In the case of a MIMO transmission, on the receiving side one can extract from each element of the receiving antenna system a signal given by a sum of all the transmitted signals, each transformed according to a different transfer function. In order to rebuild the original transmitted signals, it is therefore necessary to solve a system composed of as many equations as the number of receiving elements in the receiving antenna system.
 It is clear that in a propagation environment not characterized by a sufficient and significant "multipath", the various transfer functions would be all very similar and virtually equal to one another, so that the system would be impossible to solve.
 From a physical standpoint, it can be stated that the more the transfer functions are similar to one another, the more the various signals will disturb one another, each one being noise for the others and contributing to making them unrecognizable.
 In order to make the above-mentioned system easier to solve, so as to be able to discern among the various signals transmitted on the same carrier, MIMO techniques also make use of an additional device called "precoding". "Precoding" provides for transmitting every single signal not only from a different antenna, but also with regulated phase displacement and amplitude. The objective of "precoding" is to make the system of equations to be solved in reception as simple as possible: in the most extreme and optimal case, a propagation situation is determined wherein the system to be solved in reception is characterized by a quasi-diagonal matrix, which corresponds to a case wherein each receiving antenna receives only one different signal which is significantly strong, the other signals being received very attenuated by each antenna.
 In more sophisticated applications, MIMO techniques use a further device according to which every single signal is transmitted by more than one radiator and the various components (i.e. replicas of the same signal radiated by different radiators) also have different and adjustable phase and amplitude.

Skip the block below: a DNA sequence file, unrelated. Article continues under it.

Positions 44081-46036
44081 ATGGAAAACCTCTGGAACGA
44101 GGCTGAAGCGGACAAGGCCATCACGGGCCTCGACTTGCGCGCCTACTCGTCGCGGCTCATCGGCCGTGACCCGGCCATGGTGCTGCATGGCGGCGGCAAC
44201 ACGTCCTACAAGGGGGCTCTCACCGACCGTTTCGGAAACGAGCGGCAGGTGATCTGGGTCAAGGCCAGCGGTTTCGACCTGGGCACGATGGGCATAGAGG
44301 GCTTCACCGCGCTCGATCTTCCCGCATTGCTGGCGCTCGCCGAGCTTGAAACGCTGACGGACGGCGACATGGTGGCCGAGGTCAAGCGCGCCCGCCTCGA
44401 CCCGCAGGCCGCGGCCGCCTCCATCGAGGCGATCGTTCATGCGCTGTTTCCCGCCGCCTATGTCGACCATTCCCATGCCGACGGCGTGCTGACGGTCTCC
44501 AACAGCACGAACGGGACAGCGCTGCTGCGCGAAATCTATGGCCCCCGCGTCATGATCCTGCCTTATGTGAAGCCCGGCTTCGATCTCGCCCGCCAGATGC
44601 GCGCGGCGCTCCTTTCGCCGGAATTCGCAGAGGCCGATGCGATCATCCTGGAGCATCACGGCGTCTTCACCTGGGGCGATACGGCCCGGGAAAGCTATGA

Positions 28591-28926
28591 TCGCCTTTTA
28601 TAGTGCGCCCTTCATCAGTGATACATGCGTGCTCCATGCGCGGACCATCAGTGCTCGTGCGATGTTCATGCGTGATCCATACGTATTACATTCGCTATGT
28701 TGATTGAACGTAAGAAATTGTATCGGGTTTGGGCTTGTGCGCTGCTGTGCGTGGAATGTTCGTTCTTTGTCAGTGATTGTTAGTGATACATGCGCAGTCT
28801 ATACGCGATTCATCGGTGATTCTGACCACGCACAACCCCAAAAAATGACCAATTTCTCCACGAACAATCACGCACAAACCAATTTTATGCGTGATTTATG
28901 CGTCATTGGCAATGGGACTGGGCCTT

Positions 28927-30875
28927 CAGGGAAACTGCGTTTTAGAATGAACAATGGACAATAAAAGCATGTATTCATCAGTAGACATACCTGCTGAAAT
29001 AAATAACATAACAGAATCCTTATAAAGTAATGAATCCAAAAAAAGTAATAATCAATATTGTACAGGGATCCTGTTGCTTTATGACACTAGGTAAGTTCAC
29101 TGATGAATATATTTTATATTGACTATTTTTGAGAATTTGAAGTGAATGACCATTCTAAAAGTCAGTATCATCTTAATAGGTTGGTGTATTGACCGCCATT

From a physical standpoint, as will be better explained below, the fact that every single transmitted signal is radiated by various radiators corresponds to introducing a directivity effect into the transmissions of the single signals.
 It should however be noted that the "precoding" parameters must be continually updated, in that the "multipath fading" conditions change very rapidly: in fact, it is sufficient that the receiver (which, it must be reminded, is generally a radio mobile terminal) moves by just a few centimetres for the system to vary substantially.
 "Precoding" must therefore be based on very sophisticated algorithms for updating the "precoding" parameters, and such algorithms must continually use feedback information communicated to the transmitter by the receiver.
 Precoding efficiency is very important to determine the performance of the system: however, these algorithms may in general be very costly from a computational standpoint; for these reasons, much research activity is currently being carried out, aiming at optimizing this aspect of MIMO techniques.
 In summary, a MIMO system owes its efficiency to the simple fact that multiple information streams can be transmitted on one same carrier, at the expense of the generation of much noise, which can however be handled by exploiting the "multipath fading" and said "precoding" techniques.
 It is clear that "multipath fading" is indispensable for the proper operation of MIMO systems; consequently, said technology is applied to propagation situations wherein multiple paths are rather homogeneous, without a prevailing "direct" component of the signals, i.e. in complex coverage situations. In general, given the attenuation undergone by the signal because of multiple reflections, it is preferable that the transmission source emits signals at the highest possible power, so that it becomes less problematical to establish down-link MIMO transmissions, where the transmitter can be powered from the mains, than up-link transmissions, where the power resource is limited to the capacity of the battery of the mobile station, hereafter also referred to as (radio) mobile terminal or, more simply, terminal.